Glaucoma is an eye illness that you may hear about when you go to the optometrist. An optometrist may mention the need to test for the illness. Many optometrists do not mention it beyond that point. If your optometrist tells you that you have glaucoma, then eye surgery may be necessary. Here are a few things to know about this type of eye surgery and what to expect from your surgeon.
The first thing to know about Glaucoma surgery is that you have several options. If you have glaucoma with an open angle then a hospital-based surgery called trabeculectomy may be appropriate. This surgery takes around an hour and allows the drainage of fluid from the site. You may also have the more common form of glaucoma surgery known as glaucoma implants. These implants help with drainage and can be removed at a later time. MIGS, or minimally invasive glaucoma surgery, is also possible. This is an external tube used for minor glaucoma to remove pressure and prevent glaucoma from becoming worse.
An issue for many people is not the type of surgery you will need, but how long the surgery will take. The good news for many patients is that the surgeries take anywhere from one to two hours. These surgeries can be done within a hospital environment and allow you to go home the same day. You will need someone to drive you home and ensure you are safe for the remainder of the day. That does mean that the surgery may prevent you from/working for a few days, but your doctor will be able to determine that at the time of the procedure.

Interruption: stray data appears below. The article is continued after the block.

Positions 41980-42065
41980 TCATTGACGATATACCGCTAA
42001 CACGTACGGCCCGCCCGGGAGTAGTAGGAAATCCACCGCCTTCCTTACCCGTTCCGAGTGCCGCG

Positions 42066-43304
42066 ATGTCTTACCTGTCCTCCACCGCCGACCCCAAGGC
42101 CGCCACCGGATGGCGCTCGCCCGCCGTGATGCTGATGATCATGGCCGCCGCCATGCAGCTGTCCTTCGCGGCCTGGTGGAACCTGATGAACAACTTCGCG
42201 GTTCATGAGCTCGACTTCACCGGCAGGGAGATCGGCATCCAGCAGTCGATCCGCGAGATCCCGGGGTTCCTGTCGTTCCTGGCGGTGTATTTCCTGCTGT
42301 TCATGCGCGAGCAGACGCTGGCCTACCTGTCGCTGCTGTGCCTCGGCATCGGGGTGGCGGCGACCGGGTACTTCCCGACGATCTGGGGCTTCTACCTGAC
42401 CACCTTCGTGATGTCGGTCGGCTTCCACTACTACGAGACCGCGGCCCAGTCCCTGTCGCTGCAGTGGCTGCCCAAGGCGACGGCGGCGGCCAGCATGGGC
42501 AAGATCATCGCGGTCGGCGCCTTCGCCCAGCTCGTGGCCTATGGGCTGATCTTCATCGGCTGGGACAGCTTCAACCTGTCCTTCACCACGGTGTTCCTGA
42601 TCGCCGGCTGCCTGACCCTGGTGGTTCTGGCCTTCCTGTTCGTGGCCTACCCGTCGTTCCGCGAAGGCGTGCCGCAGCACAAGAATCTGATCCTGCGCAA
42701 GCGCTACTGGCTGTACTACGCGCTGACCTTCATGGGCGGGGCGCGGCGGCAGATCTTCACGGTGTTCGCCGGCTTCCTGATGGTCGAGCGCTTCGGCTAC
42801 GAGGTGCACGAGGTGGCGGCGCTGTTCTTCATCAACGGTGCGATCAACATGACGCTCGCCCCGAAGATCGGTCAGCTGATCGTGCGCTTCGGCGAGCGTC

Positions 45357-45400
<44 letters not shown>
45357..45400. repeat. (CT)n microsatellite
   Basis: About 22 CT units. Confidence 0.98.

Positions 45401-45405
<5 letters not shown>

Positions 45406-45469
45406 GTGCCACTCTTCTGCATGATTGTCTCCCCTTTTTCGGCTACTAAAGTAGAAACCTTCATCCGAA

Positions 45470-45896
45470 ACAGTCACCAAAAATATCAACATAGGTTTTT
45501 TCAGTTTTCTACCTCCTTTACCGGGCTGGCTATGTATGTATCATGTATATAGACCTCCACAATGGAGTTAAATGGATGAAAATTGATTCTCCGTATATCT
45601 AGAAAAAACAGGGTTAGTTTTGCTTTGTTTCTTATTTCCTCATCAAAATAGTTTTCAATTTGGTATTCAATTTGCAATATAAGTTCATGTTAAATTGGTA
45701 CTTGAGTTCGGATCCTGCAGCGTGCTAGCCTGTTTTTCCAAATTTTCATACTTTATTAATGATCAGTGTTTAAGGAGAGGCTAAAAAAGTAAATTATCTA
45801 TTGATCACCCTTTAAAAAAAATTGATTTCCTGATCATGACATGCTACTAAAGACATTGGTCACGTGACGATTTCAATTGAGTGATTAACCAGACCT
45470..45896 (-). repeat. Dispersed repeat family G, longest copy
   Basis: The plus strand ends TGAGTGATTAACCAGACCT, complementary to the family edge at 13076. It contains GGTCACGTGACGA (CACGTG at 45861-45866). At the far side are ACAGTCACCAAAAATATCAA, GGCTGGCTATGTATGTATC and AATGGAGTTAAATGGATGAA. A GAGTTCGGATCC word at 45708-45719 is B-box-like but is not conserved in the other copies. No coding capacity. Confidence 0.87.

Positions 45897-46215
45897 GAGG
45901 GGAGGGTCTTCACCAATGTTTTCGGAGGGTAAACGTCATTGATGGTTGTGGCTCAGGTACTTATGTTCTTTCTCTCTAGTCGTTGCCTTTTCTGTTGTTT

After Care Procedures
You may be concerned with the aftercare procedures for your glaucoma eye surgery. Your eye surgeons will prescribe eye drops to help with lubrication of the area and healing. Depending on the level of surgery and how you react, your eye surgeons may also decide to have further eye surgery or long healing times. Additional aftercare instructions will be given by your eye surgeon following the surgery.
These are just a few of the key points you should know about your potential glaucoma surgery. When you are ready to move forward, contact your optometrist or eye surgeon. They can discuss your options and help you with different questions you may have. Your eye surgeon will also be able to help you with any transitions you may need to make following the surgery or prep for additional surgeries.Share
27 August 2021
Hello! Welcome to my blog. My name is Karl and today I would like to introduce you to the subject of looking after your eyesight. For many years, I didn't give my eyes much thought. I always thought that my eyes would look after themselves. However, I got older, I noticed that I found it difficult to read signs at a distance and to make out friends faces as they approached me. My wife suggested that I visit an optometrist and have my eyes checked. I was fitted with glasses which have improved my vision. I hope you enjoy my blog.